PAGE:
With just a quick Google search of ‘Molenbeek’, you are painted quite a bleak picture of one of nineteen municipalities that make up the Brussels-Capital Region of Belgium. If you have never heard of Molenbeek before, headlines such as ‘Europe’s Jihadi Capital’ heavily marred with reports of anti-terror raids and with Politico declaring it ‘Brussels terrorist safe haven’, you will probably rethink your weekend trip to the area.
Belgium’s fragmented society – divided into the Flemish and Walloon regions – has been argued by experts as the reason immigrant communiti es slip between the cracks of both social services and security agencies. ABC News reporting in 2016 that the lack of communication and fierce rivalries between the partitioned regions is a ‘particularly vulnerable trait for intelligence agencies to identify potential terrorist threats’.
However, to call Molenbeek a breeding ground of violence would be a mistake. Twenty-four out of the reported five hundred Belgians believed to have left the country to fight for ISIS have links to Molenbeek, representing only a small fraction of the 100,000 residents of the municipality.
For the youth of Molenbeek, living in a stigmatised city comes with many challenges. Just to have Molenbeek on your address can be a deterrent for potential employers outside of the city. As of 2016, the youth unemployment for Brussels was its lowest in 25 years, sitting at just under 25 per cent. Yet in Molenbeek, some studies have suggested it as high as 5
0 per cent.
To tackle this divide, Brussels youth network organisation JES focuses on building relationships with kids and young adults in Molenbee
k, as in the other municipalities of the Brussels Capital Region. JES works on social inclusiveness to tackle unemployment and the risk of kids falling into crime due to lack of opportunities provide to them. JES has built up a strong network of social workers and volunteers in te area, who reach out to the subjugated youth in the district and provide many vocational programs, as well as group activities to promote inclusiveness.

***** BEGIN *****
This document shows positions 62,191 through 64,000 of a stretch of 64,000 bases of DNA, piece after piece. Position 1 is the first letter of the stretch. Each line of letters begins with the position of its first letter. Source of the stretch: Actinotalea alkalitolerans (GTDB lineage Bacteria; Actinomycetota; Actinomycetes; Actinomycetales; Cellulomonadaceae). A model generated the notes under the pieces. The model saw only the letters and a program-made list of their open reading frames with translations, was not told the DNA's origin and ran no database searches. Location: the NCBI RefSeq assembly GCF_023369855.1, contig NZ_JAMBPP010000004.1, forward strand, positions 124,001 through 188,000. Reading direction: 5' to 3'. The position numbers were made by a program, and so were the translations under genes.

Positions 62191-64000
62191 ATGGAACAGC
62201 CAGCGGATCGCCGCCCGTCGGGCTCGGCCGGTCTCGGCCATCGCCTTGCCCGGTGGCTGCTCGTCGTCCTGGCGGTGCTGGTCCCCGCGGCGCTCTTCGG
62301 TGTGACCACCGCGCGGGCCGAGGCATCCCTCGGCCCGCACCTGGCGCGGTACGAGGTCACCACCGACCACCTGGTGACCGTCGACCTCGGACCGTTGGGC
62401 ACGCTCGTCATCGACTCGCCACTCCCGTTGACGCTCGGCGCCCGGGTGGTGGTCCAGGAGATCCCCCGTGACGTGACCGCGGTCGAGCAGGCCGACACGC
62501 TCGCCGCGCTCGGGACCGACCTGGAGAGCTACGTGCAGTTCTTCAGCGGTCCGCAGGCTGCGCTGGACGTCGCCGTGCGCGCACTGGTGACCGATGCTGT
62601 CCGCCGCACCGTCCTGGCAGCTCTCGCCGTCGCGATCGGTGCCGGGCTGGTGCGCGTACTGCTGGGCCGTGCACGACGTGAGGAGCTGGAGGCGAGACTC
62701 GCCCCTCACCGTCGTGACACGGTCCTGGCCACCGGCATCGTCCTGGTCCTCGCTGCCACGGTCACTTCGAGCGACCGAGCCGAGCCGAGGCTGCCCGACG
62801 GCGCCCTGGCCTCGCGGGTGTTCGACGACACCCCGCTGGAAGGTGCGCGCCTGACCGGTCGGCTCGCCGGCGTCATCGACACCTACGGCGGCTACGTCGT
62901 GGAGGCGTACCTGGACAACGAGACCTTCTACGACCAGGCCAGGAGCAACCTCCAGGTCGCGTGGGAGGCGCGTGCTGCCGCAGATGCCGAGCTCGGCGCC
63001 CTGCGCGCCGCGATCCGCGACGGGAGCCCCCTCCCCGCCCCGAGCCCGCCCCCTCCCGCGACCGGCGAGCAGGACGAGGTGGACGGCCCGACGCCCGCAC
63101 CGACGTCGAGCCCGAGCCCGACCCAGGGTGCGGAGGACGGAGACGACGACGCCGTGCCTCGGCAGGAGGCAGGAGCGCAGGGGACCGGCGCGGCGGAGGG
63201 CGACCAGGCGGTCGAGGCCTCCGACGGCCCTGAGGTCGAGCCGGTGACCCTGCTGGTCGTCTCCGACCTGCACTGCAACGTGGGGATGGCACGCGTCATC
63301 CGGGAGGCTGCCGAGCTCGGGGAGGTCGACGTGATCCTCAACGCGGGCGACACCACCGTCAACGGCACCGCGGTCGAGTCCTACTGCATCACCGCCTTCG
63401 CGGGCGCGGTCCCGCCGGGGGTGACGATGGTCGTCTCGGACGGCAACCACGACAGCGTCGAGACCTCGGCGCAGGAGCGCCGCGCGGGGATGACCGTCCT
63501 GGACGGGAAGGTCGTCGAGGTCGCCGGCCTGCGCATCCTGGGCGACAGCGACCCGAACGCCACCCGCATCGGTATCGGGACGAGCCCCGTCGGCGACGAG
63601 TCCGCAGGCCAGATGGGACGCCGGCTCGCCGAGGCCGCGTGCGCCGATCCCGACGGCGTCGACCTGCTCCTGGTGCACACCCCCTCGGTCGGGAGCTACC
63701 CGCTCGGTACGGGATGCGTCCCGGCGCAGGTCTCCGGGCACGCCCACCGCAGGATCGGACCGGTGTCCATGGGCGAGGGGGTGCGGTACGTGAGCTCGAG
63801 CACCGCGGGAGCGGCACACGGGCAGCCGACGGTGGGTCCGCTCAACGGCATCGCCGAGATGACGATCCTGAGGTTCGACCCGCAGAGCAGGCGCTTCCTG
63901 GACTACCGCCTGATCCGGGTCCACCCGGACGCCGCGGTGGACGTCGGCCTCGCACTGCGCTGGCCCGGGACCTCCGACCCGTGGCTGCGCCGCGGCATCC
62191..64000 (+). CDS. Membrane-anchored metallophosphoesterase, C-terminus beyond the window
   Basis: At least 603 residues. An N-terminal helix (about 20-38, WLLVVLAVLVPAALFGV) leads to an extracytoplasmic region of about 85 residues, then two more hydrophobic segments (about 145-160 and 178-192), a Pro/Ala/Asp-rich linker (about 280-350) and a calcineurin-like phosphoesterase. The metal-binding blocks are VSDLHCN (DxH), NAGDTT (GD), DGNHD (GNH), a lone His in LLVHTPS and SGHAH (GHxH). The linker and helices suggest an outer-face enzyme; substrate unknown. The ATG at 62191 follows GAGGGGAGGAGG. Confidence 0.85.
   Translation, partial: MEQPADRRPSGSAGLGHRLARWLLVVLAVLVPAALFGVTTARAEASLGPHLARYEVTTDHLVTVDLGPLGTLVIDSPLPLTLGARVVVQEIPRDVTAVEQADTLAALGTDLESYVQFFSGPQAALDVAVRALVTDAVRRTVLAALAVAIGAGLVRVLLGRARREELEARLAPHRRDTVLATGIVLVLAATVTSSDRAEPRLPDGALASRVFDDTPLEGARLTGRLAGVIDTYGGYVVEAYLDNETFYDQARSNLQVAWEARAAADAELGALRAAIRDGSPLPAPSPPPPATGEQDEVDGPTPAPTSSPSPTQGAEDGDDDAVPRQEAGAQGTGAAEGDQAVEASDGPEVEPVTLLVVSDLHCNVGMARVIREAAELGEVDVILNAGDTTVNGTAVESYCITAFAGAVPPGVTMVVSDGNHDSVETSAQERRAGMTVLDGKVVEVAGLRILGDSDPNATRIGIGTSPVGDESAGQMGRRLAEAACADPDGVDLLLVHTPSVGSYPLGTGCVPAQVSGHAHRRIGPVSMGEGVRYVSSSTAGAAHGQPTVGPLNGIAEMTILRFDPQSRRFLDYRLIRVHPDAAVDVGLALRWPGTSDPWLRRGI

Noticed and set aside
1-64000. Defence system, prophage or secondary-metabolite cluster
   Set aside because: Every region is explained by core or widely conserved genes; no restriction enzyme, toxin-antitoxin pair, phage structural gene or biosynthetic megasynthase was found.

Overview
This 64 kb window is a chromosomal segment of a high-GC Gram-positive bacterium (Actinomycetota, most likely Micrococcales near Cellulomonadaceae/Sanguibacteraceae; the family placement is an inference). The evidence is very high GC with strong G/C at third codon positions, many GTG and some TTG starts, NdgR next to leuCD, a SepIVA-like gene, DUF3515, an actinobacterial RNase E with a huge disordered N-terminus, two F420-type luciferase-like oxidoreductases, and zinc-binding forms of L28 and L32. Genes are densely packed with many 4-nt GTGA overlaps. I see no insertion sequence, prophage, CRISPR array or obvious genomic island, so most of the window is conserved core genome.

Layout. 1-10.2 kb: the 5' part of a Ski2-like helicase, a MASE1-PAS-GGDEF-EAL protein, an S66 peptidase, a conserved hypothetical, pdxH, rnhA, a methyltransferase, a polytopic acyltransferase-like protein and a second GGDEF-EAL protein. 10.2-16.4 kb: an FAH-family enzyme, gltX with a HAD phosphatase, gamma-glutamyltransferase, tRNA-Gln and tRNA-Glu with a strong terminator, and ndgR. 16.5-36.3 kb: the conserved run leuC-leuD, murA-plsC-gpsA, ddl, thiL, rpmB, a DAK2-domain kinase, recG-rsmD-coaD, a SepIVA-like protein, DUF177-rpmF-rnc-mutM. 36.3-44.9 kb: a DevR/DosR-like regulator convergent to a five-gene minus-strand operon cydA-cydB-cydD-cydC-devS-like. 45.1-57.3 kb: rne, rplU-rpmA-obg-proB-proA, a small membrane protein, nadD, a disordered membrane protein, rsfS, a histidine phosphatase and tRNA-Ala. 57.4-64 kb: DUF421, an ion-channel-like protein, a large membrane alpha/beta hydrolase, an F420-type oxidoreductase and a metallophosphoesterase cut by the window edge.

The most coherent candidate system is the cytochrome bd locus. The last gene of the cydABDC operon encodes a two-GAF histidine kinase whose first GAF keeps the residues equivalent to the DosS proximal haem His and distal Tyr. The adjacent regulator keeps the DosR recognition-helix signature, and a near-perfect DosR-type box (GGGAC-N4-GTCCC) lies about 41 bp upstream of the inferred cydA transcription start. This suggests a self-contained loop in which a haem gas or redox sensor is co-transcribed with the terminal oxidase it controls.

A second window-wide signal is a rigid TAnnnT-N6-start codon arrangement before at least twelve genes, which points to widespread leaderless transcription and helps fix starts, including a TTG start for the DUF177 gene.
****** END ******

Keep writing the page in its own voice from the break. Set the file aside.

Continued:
To help the youth feel more included, the JES team run a multimedia workshop each Wednesday, where they teach digital storytelling and making phone apps. Two years ago JES created the photography app LOMAP, as a new tool to reach out to anyone working with youth. The app is designed so anyone could take an image of an area of their neighbourhood. By adding colours and opinions, they are able to give views on what they like about the neighbourhood and what they perceived to be obstacles or problems. Meanwhile 20,000 photo’s have been taken already.
All the pictures come together on a map and can be viewed on the website of JES. Yota!, the participation department of JES, uses the pictures to improve the area. Lennart Mottar, a youth worker active at the Brussels Experimental Active Media training-programme (BEAM) of JES, shows the map on one of the computers in the JES-media lab. “We take the input of our young inhabitants in account to improve the public spaces”, he said.
He opens a new webpage to show one of the self-made digital postcards, a photo with a voiceover that can be send by mail directly from the website. On the screen a picture of a boy is shown, seen from the back. He hoists himself up on a piece of improvised gym equipment, taped to a fence. “This is Yacine from Molenbeek”, Lennart Mottar said. “In this multi-media, online postcard Yacine says that he made this pull-up bar himself.” Mottar presses the play button and Yacine starts saying: ‘I would like to have more structures for sports in the neighbourhood, because we made this ourselves. It is dangerous. Once a kid cut open his head.’
The short video only runs for 30 seconds. “It was in the top-10 of most watched items on our website. That means a lot for a boy like Yacine. Things like this gives youth the opportunity to give their opinion about the neighbourhood they’re living in.”
Mottar is aware of the fact that it is impossible to reach all the youth. “Especially in places like Molenbeek. After the terrorist attacks of November 2015 in Paris the neighbourhood was packed with journalist for at least six months. That has had a clear effect on the youth. They felt on display to the reporters and ever since is has become harder to reach them. Our youth workers feel their stress and have to work harder to comfort them.”
However, it is important to keep reaching out to all the youth living in the Brussels-Capital Region. “Sometimes the kids may have the feeling that their opinion doesn’t matter. But the postcard from Yacine reached a lot of people and was repeatedly shared on social media. That is particularly significant for a boy like Yacine. He doesn’t have his proper gym equipment yet, but at least the youth get a voice via our channels.”